Not So Slowly, Japanese Reforms Take Shape

Institutional Investor’s 2017 All-Japan Research Team talks governance reforms, forex, and Trump.


In mid-April, Japanese Prime Minister Shinzo Abe appointed two new members to the Bank of Japan policy board: Goshi Kataoka, an economist at Mitsubishi UFJ Research & Consulting, and Hitoshi Suzuki, an executive at the Bank of Tokyo-Mitsubishi UFJ. If they are approved, they would round out a nine-member board that supports monetary stimulus, an integral part of Abe’s three-pronged approach to reviving Japan’s economy, dubbed “Abenomics.”

The “third arrow” of Prime Minister Abe’s efforts includes corporate governance reform, such as diversifying the makeup of corporate boards to include outside directors. Athough many parts of the campaign to return Japan to 2 percent inflation have had limited success, some analysts see changes taking shape.

“We’ve seen more and more Japanese companies improving shareholder return, especially through share buybacks and dividends,” says Katsushi Saito, head of Japan equity research at Nomura. “Also, profitability indicators like ROE have become [key performance indicators] of more companies than before.”

Nomura and Mizuho Securities Group tie for first place in the first-ever team-based ranking of Institutional Investor’s All-Japan Research Team survey. More than 1,100 investors who collectively manage $1.5 trillion in Japanese equities and $1 trillion in Japanese fixed-income voted for the top analysts in 27 industry sectors, five macro disciplines, and two new fixed-income sectors. Participants voted for individual analysts, and the votes were combined to form a firm’s team ranking in each sector.

In the individual-analyst ranking, Mizuho tops the leaderboard for the fourth consecutive year, with 32 total team positions, 11 of which are first place. Nomura maintains second place with 29 total team positions, and SMBC Nikko Securities takes third with 25 positions.


The Trump Effect Extends Across the Pacific

Clients have been naturally concerned about the possible effects of Donald Trump’s presidency on the global markets, says Yohei Osade, Mizuho’s global head of Asian equity research, specifically on the yen-dollar exchange rate, which can affect corporate earnings.

“At Mizuho we revisit our forex assumptions every three months and, when necessary, adopt an agile approach to update our bottom-up analyst forecasts,” Osade says.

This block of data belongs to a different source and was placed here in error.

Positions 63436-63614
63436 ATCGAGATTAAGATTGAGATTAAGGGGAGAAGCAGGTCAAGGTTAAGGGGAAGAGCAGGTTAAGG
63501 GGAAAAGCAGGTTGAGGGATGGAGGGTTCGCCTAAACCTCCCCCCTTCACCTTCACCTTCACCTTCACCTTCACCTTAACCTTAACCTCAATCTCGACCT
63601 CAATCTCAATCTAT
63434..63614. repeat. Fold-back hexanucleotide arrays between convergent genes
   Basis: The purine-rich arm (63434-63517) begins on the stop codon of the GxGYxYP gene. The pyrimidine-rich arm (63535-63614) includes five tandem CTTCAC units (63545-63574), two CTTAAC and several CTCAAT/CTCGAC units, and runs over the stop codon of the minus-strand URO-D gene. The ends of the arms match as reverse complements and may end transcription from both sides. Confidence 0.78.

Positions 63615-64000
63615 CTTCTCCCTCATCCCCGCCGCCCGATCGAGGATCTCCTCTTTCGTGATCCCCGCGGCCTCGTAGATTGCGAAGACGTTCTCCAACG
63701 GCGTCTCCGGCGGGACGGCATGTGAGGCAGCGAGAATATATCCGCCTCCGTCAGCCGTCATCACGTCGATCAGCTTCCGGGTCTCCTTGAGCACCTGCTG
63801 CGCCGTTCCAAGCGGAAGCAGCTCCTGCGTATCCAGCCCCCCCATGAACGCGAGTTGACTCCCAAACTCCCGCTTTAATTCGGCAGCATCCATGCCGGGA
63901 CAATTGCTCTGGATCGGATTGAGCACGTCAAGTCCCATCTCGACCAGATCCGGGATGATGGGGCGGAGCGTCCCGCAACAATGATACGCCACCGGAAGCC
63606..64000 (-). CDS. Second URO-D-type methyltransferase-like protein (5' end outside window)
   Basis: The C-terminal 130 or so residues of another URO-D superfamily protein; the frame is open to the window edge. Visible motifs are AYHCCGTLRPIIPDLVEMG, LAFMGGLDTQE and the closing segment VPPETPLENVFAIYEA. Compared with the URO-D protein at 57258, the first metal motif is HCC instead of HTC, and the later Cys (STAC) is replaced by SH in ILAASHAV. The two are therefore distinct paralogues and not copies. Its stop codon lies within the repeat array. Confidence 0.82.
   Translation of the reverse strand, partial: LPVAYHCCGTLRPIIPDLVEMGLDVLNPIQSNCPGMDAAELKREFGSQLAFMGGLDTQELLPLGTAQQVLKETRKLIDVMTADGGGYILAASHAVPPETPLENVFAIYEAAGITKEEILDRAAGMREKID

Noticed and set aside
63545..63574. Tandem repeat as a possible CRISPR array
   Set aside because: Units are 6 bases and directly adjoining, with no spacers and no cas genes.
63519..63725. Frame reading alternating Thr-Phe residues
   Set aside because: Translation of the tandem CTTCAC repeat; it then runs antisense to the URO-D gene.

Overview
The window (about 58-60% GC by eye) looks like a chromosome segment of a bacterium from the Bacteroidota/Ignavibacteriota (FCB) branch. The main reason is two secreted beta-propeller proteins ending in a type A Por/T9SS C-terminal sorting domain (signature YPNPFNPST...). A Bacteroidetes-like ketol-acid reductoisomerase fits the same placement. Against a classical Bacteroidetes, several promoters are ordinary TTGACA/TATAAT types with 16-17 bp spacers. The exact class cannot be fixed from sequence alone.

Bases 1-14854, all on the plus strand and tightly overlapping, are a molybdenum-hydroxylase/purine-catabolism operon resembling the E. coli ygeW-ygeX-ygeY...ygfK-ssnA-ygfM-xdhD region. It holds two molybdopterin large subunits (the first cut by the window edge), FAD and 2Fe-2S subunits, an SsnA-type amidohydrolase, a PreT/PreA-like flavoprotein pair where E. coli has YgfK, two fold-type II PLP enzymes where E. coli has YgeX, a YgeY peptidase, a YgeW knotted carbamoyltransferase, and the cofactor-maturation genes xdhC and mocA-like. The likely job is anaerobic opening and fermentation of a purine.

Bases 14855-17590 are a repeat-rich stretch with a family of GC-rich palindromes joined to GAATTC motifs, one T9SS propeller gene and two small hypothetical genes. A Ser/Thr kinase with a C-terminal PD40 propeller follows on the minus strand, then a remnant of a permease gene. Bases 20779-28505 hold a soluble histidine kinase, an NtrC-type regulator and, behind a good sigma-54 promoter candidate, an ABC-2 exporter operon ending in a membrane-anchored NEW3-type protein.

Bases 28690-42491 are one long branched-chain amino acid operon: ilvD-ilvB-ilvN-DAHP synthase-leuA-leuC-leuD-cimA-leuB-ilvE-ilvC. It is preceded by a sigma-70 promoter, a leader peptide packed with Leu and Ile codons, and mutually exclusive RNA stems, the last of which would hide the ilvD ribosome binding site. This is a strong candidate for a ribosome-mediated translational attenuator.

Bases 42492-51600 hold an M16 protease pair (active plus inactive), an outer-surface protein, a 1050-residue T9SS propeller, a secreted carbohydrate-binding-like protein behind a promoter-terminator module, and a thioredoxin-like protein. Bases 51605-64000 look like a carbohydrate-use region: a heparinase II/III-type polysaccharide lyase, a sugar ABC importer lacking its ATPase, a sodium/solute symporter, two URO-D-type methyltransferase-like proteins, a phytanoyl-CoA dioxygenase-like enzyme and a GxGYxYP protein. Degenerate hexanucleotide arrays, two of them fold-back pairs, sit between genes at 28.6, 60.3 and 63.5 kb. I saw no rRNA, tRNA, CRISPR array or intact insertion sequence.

Hisashi Moriyama, head of Japanese equity research at J.P. Morgan, agrees that geopolitics has been a major focus for investors at this stage. “That said, underlying economic data continues to be supportive of a growth outlook,” he adds. “At J.P. Morgan we continue to focus on economic and corporate fundamentals, which [are] ultimately the sustainable driver for markets and share prices.” J.P. Morgan advances to sixth place in the analyst ranking, up from 11th last year. Over the past year, Moriyama says, the firm hired Ryota Sakagami, chief Japan equity research strategist, plus two new analysts covering banks and health care.

Improvements Still Needed

The sell side could improve by beginning to provide relative rankings of corporate transparency within sectors, as well as thoughts on how companies have changed over time, says one voter at a U.S.-based investment firm.

“Analysts have unparalleled perspective on how these companies have changed, but we usually only hear of results. We would like to hear about how corporate direction and priorities have changed,” the voter explains. (II keeps the identities of voters confidential unless instructed otherwise.)

Disclosure among Japanese firms is also improving in light of Prime Minister Abe’s reforms, says Takaaki Muramatsu, director of research at SMBC Nikko Securities, which took third place in the team-based ranking. He adds that “M&A and changes to companies’ business mix are also changing the definition of the traditional Japanese sectors.” SMBC analysts are having to collaborate more than ever as a result, Muramatsu says.

As disclosures continue to diversify, investors are also broadening their field of view, says Osade, becoming increasingly interested in longer-term corporate value and factors such as ESG.

“Overall, we are being forced to re-analyze the input/output equation, an endeavor that very much tests the mettle of equity analysts,” Osade says, noting that Mizuho remains focused on two key factors: underlying intrinsic value and clear communication with clients.